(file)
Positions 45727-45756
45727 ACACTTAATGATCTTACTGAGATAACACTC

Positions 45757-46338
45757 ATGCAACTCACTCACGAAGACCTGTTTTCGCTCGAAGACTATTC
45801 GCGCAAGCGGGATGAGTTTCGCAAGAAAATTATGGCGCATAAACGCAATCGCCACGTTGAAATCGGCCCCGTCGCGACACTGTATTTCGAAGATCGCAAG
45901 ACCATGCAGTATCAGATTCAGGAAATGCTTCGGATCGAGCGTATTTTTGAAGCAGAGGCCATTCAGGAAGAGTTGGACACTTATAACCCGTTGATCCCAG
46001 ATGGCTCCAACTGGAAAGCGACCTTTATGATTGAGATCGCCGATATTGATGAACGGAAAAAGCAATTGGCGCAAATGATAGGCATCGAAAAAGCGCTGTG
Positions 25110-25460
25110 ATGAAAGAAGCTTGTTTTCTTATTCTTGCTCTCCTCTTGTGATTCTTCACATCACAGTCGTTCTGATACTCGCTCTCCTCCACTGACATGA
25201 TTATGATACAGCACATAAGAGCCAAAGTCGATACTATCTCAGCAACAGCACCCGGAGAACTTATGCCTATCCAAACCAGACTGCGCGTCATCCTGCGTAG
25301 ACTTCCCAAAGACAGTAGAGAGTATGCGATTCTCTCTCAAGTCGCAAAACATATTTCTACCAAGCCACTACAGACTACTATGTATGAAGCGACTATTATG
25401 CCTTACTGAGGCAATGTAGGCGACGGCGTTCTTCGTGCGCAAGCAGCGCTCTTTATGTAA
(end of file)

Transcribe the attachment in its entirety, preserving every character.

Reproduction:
Positions 45727-45756
45727 ACACTTAATGATCTTACTGAGATAACACTC

Positions 45757-46338
45757 ATGCAACTCACTCACGAAGACCTGTTTTCGCTCGAAGACTATTC
45801 GCGCAAGCGGGATGAGTTTCGCAAGAAAATTATGGCGCATAAACGCAATCGCCACGTTGAAATCGGCCCCGTCGCGACACTGTATTTCGAAGATCGCAAG
45901 ACCATGCAGTATCAGATTCAGGAAATGCTTCGGATCGAGCGTATTTTTGAAGCAGAGGCCATTCAGGAAGAGTTGGACACTTATAACCCGTTGATCCCAG
46001 ATGGCTCCAACTGGAAAGCGACCTTTATGATTGAGATCGCCGATATTGATGAACGGAAAAAGCAATTGGCGCAAATGATAGGCATCGAAAAAGCGCTGTG
Positions 25110-25460
25110 ATGAAAGAAGCTTGTTTTCTTATTCTTGCTCTCCTCTTGTGATTCTTCACATCACAGTCGTTCTGATACTCGCTCTCCTCCACTGACATGA
25201 TTATGATACAGCACATAAGAGCCAAAGTCGATACTATCTCAGCAACAGCACCCGGAGAACTTATGCCTATCCAAACCAGACTGCGCGTCATCCTGCGTAG
25301 ACTTCCCAAAGACAGTAGAGAGTATGCGATTCTCTCTCAAGTCGCAAAACATATTTCTACCAAGCCACTACAGACTACTATGTATGAAGCGACTATTATG
25401 CCTTACTGAGGCAATGTAGGCGACGGCGTTCTTCGTGCGCAAGCAGCGCTCTTTATGTAA